Unlike today, Canadian wine could get no respect. In 1983, when I was completing a booked called The World of Canadian Wine, I chanced to meet Hugh Johnson in Vancouver. He was then the most influential British wine writer. I offered him a look at the galleys of the book and he was not remotely interested. I can’t say that I blamed him.

Canadian wines began to turn the corner in the late 1980s. Mediocre grape varieties were pulled out; vineyards were replanted with quality French vines. And the Vintners’ Quality Alliance program was launched in Ontario and BC. The VQA wines must be made with grapes grown in Canada.

In the past decade, thanks to far better grape growing and winemaking, the VQA have achieved world class quality. For the first time in history, Canadian wines are taken seriously.

So why are big wineries still importing bulk wines to make Cellared in Canada wines? Two reasons:

1. Generally, they can’t produce VQA wines cheaply enough to meet the consumer demand for $7-$8 wines. Bulk wines from, say, the vast vineyards of Argentina, are cheap and good enough.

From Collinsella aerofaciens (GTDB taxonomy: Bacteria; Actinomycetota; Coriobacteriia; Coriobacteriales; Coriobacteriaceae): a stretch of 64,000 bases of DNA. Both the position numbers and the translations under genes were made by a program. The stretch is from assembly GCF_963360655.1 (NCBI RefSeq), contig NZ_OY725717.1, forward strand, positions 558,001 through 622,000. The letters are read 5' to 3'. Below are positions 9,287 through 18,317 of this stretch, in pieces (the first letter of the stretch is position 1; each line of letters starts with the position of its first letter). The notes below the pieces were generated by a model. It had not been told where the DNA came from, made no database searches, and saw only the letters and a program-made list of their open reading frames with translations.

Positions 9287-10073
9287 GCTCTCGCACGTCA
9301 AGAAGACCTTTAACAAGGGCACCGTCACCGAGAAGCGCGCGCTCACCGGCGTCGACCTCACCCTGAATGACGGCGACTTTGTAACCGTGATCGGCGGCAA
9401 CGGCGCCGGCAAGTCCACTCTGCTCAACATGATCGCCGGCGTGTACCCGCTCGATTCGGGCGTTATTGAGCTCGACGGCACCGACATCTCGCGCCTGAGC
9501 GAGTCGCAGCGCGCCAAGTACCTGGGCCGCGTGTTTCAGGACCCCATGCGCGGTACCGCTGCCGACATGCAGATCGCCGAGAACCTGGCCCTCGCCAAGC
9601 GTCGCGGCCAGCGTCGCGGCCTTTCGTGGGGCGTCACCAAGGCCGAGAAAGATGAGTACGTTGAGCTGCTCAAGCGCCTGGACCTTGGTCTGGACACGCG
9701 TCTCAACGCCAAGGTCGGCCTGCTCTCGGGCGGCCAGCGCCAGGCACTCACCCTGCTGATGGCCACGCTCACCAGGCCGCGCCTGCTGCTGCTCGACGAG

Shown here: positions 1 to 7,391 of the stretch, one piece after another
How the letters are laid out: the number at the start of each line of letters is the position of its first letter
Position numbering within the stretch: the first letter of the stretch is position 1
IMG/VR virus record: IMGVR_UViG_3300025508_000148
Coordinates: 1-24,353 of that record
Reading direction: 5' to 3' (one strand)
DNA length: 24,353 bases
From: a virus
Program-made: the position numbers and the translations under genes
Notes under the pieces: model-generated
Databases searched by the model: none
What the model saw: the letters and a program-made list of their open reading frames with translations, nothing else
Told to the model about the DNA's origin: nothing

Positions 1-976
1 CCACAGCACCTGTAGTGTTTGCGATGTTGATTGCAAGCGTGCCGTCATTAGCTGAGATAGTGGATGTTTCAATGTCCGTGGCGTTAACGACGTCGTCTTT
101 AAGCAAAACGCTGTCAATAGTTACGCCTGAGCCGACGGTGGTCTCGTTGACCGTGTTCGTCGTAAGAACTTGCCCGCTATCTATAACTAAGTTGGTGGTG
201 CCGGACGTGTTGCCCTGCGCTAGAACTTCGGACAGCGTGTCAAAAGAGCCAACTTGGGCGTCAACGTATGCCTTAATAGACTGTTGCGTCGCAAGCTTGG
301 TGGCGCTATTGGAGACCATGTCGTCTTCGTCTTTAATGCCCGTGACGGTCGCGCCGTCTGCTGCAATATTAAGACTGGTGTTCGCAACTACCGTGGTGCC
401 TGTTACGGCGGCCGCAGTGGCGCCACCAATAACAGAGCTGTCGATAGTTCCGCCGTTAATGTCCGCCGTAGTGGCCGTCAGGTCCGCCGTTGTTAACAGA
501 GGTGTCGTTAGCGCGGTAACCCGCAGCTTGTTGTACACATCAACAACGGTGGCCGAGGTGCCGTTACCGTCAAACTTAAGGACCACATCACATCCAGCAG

2. The profits from the Cellared in Canada wines support the investment that the large commercial wineries have made in developing the vineyards and the wineries needed to make high-quality VQA wines.

The irony is this: where mediocre Canadian wines once were clinging to the coat tails of bottled-in-Canada imports, today the inexpensive Cellared in Canada wines are hanging on to the coat tails of high-quality authentic Canadian wines.

You see that in liquor stores where both wines are sold in the “Canadian” section. There are wines labelled Jackson-Triggs or Peller Estates in both the VQA aisles and the non-VQA aisles. Mission Hill has discontinued Caves Chauvignon or Schloss Weinberg but has created such labels as Sonora Ranch and Wild Horse Canyon for its Cellared in Canada offerings.

Many consumers (even some liquor store employees) don’t know the difference.